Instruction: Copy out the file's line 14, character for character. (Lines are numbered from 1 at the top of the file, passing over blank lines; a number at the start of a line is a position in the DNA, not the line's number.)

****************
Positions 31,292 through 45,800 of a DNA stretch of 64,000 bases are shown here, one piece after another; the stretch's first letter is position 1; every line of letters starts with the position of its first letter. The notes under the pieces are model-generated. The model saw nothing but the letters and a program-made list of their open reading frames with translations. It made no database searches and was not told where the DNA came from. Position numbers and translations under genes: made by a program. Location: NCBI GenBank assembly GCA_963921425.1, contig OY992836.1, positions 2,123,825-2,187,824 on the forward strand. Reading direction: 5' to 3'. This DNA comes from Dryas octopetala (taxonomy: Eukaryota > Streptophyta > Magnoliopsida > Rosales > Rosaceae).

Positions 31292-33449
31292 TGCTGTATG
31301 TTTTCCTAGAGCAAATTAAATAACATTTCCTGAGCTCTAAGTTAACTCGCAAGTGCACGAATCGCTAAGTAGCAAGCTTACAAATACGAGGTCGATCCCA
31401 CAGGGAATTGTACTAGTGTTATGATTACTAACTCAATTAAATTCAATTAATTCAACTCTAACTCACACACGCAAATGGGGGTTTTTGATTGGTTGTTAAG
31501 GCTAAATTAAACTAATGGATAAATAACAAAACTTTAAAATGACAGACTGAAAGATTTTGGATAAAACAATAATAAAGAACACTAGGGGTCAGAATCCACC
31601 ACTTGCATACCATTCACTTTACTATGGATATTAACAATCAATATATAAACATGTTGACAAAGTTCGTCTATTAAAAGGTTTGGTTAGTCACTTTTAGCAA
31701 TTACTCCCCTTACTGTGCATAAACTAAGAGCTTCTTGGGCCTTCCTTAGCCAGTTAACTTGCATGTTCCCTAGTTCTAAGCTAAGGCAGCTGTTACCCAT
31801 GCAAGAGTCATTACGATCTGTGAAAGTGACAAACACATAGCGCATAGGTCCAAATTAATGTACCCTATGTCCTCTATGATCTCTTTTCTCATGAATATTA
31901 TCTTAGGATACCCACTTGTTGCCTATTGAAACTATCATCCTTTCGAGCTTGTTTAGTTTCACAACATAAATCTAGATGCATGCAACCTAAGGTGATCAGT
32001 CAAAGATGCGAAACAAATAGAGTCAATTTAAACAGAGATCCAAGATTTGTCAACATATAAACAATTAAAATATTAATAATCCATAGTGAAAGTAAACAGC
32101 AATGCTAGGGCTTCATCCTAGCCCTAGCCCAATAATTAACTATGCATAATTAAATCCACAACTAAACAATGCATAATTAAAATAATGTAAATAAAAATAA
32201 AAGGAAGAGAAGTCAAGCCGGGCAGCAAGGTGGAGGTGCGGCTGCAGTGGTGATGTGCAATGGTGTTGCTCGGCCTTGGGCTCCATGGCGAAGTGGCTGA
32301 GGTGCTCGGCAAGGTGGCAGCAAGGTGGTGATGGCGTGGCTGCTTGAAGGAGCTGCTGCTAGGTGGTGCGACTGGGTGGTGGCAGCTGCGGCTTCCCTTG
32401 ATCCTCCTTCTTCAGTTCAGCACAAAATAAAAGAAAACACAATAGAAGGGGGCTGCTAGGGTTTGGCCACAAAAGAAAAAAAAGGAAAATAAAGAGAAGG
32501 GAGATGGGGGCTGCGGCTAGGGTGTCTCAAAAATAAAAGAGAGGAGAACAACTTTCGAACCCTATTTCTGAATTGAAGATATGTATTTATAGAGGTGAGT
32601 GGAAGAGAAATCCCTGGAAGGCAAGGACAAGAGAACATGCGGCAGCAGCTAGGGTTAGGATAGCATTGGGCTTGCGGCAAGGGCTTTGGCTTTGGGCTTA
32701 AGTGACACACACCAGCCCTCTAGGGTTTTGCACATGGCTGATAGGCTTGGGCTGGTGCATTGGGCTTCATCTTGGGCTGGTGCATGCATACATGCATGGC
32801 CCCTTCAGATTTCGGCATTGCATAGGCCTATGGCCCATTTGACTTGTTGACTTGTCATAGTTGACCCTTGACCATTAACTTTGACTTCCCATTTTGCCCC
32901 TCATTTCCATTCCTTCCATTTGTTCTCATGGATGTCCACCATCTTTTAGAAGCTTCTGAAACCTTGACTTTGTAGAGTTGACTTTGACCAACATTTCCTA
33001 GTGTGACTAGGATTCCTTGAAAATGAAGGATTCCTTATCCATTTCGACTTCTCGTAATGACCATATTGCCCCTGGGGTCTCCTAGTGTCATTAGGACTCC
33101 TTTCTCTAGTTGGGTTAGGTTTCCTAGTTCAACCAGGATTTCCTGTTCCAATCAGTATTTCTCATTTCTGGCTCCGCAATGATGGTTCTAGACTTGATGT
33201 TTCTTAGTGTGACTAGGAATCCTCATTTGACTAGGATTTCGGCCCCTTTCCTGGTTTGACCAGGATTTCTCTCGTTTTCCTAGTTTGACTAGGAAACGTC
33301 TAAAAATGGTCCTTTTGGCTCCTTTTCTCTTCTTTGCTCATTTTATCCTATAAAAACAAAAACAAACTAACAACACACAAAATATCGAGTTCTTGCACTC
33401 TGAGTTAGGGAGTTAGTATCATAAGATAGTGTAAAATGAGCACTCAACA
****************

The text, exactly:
32301 GGTGCTCGGCAAGGTGGCAGCAAGGTGGTGATGGCGTGGCTGCTTGAAGGAGCTGCTGCTAGGTGGTGCGACTGGGTGGTGGCAGCTGCGGCTTCCCTTG